This year I tried oysters and now cannot get enough. If I had a million dollars I would eat a million oysters. Thanks, Sherlock, for showing me how to eat them. And thanks, Nancy, for eating them with me too.

from the first batch, eaten with Sherlock
the first dozen, eaten with Sherlock
Also, I kept eating donuts. Because OBVIOUSLY.
Also, I kept eating donuts. Because OBVIOUSLY.
Marc's surprise for my early birthday celebration. He knows me. :)
Marc’s surprise for my early birthday celebration. 🙂
I got to make lots of delicious food for loved ones throughout the year, and even when the cake stuck, it was still MIGHTY GOOD.
I got to make lots of delicious food for loved ones throughout the year, and even when the cake stuck, it was still MIGHTY GOOD.

I went back and forth to New York City, and while that’s also quite hard and wearing, I never fail to also feel so lucky, like I get the best of two very different worlds. Marc and I continue to find our way to make things work for us, and I’m so grateful for that. When I’m in Austin, his morning texts start my day off with great joy (and usually mystery), and when I’m in NYC I delight in his delight in making food for me, and in the way he always takes my hand. We both grew this year in ways that were good for us individually, and definitely that were good for us together. Would I have dreamed any of this was possible in late 2012? NO. Even though I love every gritty, urban street and curb and subway platform (well, almost), I never get tired of walking in Riverside Park, ever.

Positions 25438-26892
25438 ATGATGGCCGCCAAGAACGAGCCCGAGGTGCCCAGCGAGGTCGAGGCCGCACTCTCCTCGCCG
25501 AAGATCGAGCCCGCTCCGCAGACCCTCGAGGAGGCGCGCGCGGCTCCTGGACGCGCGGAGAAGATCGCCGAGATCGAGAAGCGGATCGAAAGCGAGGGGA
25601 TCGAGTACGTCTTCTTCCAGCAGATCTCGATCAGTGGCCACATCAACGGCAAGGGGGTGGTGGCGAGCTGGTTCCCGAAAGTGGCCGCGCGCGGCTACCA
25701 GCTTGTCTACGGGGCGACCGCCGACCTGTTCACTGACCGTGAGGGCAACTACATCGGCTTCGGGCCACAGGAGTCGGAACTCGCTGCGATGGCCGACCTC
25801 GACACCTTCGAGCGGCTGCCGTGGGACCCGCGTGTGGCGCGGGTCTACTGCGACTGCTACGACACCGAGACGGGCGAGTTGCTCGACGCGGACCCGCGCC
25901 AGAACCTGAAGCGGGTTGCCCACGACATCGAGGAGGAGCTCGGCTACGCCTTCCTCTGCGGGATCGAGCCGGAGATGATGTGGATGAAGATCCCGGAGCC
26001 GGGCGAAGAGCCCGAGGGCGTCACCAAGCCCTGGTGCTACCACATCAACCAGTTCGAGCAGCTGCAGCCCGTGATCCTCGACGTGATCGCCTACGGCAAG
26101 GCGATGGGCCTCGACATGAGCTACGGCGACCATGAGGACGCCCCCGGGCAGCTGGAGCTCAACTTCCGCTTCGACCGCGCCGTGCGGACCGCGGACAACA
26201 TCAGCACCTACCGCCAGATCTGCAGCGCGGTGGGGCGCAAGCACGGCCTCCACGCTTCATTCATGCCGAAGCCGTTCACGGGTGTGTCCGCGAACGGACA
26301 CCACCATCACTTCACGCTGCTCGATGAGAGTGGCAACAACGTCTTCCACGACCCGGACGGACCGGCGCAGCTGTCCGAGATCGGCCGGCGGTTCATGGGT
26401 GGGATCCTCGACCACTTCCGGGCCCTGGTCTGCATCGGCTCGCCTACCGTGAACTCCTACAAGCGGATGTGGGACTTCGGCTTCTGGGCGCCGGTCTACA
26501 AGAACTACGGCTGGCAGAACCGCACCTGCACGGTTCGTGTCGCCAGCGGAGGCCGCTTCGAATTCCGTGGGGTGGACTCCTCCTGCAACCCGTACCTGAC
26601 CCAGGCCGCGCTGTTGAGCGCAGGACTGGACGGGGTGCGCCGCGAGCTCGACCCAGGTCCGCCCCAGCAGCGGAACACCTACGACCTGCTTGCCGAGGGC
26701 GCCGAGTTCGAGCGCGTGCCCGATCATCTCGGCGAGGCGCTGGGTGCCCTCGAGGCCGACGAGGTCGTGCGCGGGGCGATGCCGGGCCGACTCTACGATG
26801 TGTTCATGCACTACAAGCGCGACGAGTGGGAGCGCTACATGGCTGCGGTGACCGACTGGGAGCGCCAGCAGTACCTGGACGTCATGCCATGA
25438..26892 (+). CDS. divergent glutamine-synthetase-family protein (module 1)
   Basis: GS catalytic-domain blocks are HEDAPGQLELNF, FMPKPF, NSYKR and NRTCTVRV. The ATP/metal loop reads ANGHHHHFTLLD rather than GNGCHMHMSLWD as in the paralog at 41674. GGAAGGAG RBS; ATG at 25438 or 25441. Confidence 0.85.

my beautiful park during the epic snowstorm
and on any day in the spring, summer, or fall
Marc and I walk in the park every day, at least once
Marc and I walk in the park every day, at least once

I survived a few very hard things — in largest part because of my own strength, forged and honed over my 58 years of sometimes-difficult life, and in critical part because I have the best friends, who check on me all the time, like Dixie inevitably does and always at the right moment; who say my name to me over and over when I’m lost, like Nancy did when I was despairing one night; who call me darling, like Anne does when I’m in deep need; who sit next to me at parties or anywhere else when I’m barely there and help me through, like Lynn did at a big happy birthday party; who reach their hands out to me in ways immediate and virtual (oh gosh, all of you), and who also laugh with me, and share themselves, which is my favorite thing. The violent reappearance of my brother, after decades, and with scary threats, was probably my worst trouble this year, in ways most people can’t understand. That one nearly done the old girl in…..but I’m still here, blowing and going. And speaking of that, a book was dedicated to me this year: